Federal crack offenders who committed their crimes before the Fair Sentencing Act of 2010 (FSA) was signed into law — August 3, 2010 — but were sentenced for those crimes after that date can now be sentenced under the new law’s fairer 18-to-1 ratio instead of the old law’s 100-to-1 ratio.
The oral argument on December 6, 2011 in Pepper v. United States was unusual in several respects.
First, instead of the usual two lawyers arguing, there were three. Besides Mr. Pepper’s lawyer, and the government’s lawyer from the Office of the Solicitor General, a third lawyer participated. They divided the hour-long oral argument three ways. The Supreme Court appointed Adam Ciongoli as the third lawyer to defend the Eight Circuit’s judgment that post-sentencing rehabilitation may not be considered. That was because the other unusual feature of the Pepper case was the fact that the government had agreed with Mr. Pepper (and with FAMM) that the 8th Circuit’s position on post sentencing rehabilitation was indefensible.
The case presented two issues: (1) whether the second sentencing judge had violated a rule called “the law of the case” when she reduced the first sentencing judge’s substantial assistance departure even though the 8th Circuit did not reverse that part of the original sentence, and (2) whether the 8th Circuit rule prohibiting the use of post-sentencing rehabilitation is invalid in light of the Supreme Court’s decision to make the U.S. Sentencing Guidelines are advisory.
FAMM was especially interested in issue two and we were pleased to hear the government’s lawyer, Deputy Solicitor General Roy McLeese, defend the ability of judges to use post sentencing rehabilitation and strongly urge the Court to strike down the 8th Circuits rule barring its use. In fact, so fervently did Mr. McLeese argue for post-sentencing rehabilitation that the Chief Justice had to remind him to talk about issue one: He told the Court that it only makes sense to consider conduct after sentencing; if not a judge would not be able to consider a defendant’s bad conduct at a second sentencing and it would be unfair to only consider the bad conduct of defendants and not their good deeds.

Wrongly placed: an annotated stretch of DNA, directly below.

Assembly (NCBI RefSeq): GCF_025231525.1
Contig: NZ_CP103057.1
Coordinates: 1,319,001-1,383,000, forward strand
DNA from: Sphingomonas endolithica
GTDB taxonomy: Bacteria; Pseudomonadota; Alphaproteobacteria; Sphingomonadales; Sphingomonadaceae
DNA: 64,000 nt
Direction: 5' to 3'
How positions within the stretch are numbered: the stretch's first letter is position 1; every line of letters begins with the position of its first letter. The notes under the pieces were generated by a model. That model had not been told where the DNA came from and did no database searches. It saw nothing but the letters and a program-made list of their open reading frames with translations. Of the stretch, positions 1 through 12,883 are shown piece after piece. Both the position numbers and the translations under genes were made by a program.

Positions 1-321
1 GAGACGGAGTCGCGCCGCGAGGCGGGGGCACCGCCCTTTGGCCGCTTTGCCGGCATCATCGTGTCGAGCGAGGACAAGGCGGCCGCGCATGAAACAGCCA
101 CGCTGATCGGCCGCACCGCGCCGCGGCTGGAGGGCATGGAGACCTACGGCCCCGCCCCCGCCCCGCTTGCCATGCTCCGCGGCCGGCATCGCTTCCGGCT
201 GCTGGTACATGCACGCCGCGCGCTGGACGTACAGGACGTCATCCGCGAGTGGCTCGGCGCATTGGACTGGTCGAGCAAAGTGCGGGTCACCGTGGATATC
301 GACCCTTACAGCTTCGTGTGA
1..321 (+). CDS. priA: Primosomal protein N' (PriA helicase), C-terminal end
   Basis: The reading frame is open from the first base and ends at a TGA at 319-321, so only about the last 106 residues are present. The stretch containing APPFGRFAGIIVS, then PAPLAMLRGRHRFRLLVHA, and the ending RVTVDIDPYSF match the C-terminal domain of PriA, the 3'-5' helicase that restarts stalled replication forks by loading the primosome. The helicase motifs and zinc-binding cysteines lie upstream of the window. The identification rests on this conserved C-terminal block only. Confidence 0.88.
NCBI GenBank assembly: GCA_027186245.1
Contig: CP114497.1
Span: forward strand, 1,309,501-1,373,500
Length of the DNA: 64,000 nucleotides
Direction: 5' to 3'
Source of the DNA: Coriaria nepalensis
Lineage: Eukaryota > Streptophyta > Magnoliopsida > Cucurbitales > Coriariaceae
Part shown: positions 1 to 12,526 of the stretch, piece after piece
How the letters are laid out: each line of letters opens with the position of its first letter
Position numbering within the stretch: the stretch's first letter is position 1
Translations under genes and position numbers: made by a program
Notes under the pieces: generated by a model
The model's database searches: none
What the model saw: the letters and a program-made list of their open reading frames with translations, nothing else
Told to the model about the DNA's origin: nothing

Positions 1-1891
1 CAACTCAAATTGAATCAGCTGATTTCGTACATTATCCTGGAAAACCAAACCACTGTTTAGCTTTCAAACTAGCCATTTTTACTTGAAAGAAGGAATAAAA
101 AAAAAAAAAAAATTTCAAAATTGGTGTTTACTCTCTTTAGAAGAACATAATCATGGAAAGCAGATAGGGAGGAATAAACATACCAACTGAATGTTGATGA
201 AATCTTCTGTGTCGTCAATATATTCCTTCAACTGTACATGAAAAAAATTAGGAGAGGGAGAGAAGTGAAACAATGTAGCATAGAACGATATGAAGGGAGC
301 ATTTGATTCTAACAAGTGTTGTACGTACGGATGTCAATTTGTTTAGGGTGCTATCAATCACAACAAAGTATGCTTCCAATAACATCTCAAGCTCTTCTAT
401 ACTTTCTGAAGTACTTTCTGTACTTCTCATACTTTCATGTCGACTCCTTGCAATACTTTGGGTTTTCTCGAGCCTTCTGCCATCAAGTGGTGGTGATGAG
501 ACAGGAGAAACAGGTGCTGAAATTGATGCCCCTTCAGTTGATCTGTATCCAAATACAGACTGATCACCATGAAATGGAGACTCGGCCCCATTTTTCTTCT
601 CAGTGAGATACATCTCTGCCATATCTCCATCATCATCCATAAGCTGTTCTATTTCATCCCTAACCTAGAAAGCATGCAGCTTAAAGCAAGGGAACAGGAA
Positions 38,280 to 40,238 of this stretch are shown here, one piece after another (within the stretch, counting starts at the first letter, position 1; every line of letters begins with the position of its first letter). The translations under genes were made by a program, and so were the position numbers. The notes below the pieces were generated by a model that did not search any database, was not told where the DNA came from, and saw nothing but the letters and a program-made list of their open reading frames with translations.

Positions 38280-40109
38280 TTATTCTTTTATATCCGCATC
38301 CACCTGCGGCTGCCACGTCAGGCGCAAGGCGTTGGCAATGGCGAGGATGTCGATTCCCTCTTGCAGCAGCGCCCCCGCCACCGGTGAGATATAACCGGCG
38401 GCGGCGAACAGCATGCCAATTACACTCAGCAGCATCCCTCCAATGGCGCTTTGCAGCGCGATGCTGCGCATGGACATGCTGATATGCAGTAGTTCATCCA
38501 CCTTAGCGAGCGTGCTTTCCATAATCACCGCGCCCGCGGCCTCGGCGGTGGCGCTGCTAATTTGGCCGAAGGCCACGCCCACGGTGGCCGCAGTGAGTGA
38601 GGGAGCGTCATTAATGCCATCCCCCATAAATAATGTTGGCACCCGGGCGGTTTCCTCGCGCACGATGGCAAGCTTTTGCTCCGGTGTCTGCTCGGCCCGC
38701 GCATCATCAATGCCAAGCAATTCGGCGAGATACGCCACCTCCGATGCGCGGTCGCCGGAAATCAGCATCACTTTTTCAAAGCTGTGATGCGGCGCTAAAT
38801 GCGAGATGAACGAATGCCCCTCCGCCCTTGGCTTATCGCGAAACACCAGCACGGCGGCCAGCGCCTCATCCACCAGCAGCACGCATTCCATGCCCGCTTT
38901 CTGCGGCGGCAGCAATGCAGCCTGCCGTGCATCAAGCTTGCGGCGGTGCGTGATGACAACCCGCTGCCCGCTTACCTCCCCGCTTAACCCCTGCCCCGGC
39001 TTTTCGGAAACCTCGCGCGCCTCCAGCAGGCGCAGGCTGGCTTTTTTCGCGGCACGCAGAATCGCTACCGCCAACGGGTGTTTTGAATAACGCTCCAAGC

Mr. Ciongoli disagreed and relied on a little used vestige of pre-advisory guidelines law to support his position. That law, 18 U.S.C. § 3742(g) prohibits courts from imposing a lower sentence at a resentencing if the lower sentence would be based on grounds that were “not specifically and affirmatively” included in the original sentencing justification. Several justices expressed the opinion that this law led to unconstitutional results following Booker and it would prevent judges from considering any post offense conduct, good or bad. Moreover, Justice Ginsburg pointed out that such an interpretation would also require judges to ignore the mandate in the federal sentencing statute, to impose a sentence “sufficient but no greater than necessary” to comply with the various purposes of punishment. Mr. Ciongoli appeared to concede the point at the end of the argument.
Other Cases and Helpful Links:
- U.S. Supreme Court — search the Court’s dockets for a case and read the Court’s latest opinions
- SCOTUSblog — read commentary from Court experts and academics on pending cases
- Oyez Project — read about cases the Court is considering and has already decided, and listen to oral arguments before the Court